I fell down the stairs last night while giving Ian a piggy back ride.
I slipped and fell backwards and Ian hit the edge of one of the stairs with the middle of his back.
But enough about him.
In an attempt to spare him having all **5 pounds of mommy landing on top of him, I used my right foot and ankle as landing gear and as soon as I did it I knew I was screwed.
The pain knocked the wind out of me, but I was coherent enough to witness that:
1. Out of the half a dozen or so eyewitnesses that were present, only 2 sprang into action while the rest tried to ascertain the seriousness of the situation from the comfort of the dining table.
2. I’m talking about YOU, Dad.
3. Ian was the first to be triaged, and I’m assuming it’s because he was crying louder than me. I’m going to have to work on that.
4. No one offered to carry me down the stairs to my bedroom. I’m going to go out on a limb here (ha!) and say it was because they wanted to spare me the humiliation and not because they were concerned with the laws of gravity.
I managed to make it downstairs by scooting on my butt, breathless the entire way. I have a pretty high threshold when it comes to aches and pains, but this was a doozy. I knew immediately after it happened that my foot wasn’t broken, but I also knew that a bedpan was not necessarily out of the question. When I mentioned this to my husband he looked slightly nauseous and appeared a bit faint, but I think he was just super worried about me.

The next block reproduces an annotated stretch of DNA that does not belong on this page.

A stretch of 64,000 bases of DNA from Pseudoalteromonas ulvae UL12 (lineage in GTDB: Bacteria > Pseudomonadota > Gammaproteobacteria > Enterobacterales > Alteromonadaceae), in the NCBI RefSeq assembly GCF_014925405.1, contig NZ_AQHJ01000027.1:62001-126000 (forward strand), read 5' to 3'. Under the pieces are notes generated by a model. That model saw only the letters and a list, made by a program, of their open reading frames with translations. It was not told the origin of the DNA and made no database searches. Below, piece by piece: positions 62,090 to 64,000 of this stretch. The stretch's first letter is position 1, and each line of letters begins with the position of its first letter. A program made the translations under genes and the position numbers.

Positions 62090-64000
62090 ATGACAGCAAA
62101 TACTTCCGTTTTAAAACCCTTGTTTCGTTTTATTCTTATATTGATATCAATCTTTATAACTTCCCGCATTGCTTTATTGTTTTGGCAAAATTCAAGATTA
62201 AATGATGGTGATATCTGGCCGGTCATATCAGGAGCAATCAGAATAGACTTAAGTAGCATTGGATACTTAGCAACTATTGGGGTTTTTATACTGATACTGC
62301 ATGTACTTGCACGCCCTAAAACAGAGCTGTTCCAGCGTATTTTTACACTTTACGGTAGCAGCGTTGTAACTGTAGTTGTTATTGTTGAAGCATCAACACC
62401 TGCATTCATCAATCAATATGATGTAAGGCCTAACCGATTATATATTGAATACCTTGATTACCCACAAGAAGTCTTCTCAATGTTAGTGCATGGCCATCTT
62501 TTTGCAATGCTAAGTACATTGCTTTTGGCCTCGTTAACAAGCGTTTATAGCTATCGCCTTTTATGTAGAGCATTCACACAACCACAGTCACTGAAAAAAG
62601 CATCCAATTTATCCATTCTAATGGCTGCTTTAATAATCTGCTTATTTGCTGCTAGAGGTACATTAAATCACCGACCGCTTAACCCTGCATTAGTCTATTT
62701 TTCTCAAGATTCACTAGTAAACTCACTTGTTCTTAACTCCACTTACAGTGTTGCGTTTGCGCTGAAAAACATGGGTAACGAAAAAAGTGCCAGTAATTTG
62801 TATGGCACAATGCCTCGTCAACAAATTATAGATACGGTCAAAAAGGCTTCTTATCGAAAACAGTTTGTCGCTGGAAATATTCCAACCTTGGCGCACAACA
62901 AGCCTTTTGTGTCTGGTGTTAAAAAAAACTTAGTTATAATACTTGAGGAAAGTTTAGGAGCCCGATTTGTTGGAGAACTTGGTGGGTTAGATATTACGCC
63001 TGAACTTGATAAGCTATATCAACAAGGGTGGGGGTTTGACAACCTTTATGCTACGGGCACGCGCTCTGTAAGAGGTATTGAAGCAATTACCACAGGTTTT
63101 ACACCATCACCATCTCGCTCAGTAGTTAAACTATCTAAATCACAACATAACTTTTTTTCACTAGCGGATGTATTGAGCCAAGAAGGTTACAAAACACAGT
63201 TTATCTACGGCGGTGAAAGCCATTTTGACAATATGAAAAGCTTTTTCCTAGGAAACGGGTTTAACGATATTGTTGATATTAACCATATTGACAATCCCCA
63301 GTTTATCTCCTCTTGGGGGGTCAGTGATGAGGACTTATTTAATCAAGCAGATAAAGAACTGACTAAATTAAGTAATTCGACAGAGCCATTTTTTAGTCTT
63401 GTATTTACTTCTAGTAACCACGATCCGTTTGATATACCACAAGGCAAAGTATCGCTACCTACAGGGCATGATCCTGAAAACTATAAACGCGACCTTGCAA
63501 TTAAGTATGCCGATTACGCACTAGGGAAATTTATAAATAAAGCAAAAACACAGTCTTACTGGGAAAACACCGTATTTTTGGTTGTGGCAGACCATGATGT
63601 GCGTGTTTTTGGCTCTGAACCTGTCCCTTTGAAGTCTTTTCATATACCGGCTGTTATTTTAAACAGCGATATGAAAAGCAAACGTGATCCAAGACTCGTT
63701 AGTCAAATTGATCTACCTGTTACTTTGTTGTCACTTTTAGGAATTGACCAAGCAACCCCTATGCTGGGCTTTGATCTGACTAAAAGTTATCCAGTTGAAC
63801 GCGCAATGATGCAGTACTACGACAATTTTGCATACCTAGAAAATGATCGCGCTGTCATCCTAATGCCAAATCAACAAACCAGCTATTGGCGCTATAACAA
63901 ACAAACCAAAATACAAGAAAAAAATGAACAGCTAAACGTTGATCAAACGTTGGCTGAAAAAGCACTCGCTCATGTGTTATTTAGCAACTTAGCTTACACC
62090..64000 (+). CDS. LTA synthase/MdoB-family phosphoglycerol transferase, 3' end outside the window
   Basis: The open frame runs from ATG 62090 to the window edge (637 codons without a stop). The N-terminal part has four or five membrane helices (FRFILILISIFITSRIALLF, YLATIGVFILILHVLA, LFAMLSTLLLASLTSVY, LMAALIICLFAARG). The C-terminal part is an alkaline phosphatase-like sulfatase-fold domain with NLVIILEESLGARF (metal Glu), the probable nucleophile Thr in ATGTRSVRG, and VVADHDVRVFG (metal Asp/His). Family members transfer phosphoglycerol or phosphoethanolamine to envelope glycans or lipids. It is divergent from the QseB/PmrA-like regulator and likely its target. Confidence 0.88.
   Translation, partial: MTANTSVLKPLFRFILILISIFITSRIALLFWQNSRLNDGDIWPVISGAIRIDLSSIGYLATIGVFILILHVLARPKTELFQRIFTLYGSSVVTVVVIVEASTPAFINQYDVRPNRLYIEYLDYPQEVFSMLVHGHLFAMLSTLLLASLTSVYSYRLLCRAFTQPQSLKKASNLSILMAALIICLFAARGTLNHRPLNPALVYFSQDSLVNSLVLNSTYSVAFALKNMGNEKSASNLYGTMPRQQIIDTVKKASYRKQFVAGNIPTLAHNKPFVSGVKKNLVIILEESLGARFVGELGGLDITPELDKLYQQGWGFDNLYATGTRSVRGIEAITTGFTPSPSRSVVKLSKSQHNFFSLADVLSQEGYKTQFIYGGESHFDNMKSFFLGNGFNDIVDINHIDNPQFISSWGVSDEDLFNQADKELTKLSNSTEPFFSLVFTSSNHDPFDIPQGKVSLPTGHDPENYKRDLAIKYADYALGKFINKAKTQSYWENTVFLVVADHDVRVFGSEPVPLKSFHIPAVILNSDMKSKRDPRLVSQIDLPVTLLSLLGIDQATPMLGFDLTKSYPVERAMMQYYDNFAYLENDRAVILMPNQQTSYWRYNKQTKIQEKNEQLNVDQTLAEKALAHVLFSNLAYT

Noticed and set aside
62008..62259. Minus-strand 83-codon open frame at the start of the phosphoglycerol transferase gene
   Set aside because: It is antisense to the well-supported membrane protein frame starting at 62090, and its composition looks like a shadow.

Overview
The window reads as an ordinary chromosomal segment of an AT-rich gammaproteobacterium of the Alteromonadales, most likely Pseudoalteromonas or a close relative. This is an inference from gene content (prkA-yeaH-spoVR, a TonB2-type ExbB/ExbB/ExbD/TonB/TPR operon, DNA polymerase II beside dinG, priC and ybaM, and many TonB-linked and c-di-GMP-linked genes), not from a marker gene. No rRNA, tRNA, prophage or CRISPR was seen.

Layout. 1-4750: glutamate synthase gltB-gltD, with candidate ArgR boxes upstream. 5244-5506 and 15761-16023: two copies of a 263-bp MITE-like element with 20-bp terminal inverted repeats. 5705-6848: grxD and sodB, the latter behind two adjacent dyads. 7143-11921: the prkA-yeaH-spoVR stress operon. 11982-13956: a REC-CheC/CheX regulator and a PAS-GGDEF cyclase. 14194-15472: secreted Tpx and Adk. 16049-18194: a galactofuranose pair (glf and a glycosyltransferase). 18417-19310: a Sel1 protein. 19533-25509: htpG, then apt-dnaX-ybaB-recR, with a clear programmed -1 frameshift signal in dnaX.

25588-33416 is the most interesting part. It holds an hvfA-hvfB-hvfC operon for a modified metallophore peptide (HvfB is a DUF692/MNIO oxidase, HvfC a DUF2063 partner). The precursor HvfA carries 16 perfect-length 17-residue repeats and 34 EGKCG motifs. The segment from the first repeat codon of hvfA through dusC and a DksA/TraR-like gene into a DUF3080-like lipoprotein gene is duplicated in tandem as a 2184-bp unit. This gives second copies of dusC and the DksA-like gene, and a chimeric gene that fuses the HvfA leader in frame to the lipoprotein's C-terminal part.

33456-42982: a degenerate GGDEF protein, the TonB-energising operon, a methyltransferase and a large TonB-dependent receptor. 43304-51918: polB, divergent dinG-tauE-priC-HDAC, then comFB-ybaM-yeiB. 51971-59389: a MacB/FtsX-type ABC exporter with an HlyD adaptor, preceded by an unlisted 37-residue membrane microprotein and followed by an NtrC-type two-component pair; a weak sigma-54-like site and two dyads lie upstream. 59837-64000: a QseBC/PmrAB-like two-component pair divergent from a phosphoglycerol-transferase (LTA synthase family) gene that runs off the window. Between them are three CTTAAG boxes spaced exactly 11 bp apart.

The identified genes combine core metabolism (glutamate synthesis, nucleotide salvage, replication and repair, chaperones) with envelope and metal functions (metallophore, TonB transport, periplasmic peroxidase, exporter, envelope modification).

I endured the Oscars (not sure what was more painful, to be honest) and went to bed hopped up on extra strength Tylenol. It was a sleepless night but not the kind that you brag about to your friends. The morning brought more pain and I struggled with:
1. Watching Mikey NOT do things my way as he got the kids ready for school and packed their lunches.
2. Watching Mikey NOT listen to me as I micromanaged from the couch.
3. Watching Mikey walk away when he had had enough of my unsolicited advice, knowing full well that I couldn’t run after him.
4. Determining the distance between Mikey and my left crutch.
It wasn’t until everyone had left and I was stuck watching The Suite Life of Zack and Cody, the remote clear across the room on the other couch, that the severity of my situation began to sink in. Luckily I was able to get an early afternoon appointment to see a local Orthopedic Surgeon. My best friend drove me and my husband met me there. The concerned look on his face filled me with warmth and love. “Seriously? You steal my brand new socks everyday and then you wear your most hideous pair to the doctor’s office?”
Charming, isn’t he?
At this point the pain was getting worse and worse, and in the intensity of the moment I began to say things that made no sense:
“I’m so sorry I was so unpleasant this morning; it’s not your fault you don’t know the kids’ morning routine by heart. It’s my fault for assuming you should know what to do instead of realizing that you are at the office and not aware of our schedule.”
Obviously I was delirious at this point.
After taking some x-rays and moving my foot around until I yelped in pain, the doctor confirmed my worst fears:
I’m a moron who needs to watch where the hell I’m going, or at least let my son soften the fall next time.
Also, I sprained my ankle.
Let the pity party (and gift-giving) commence.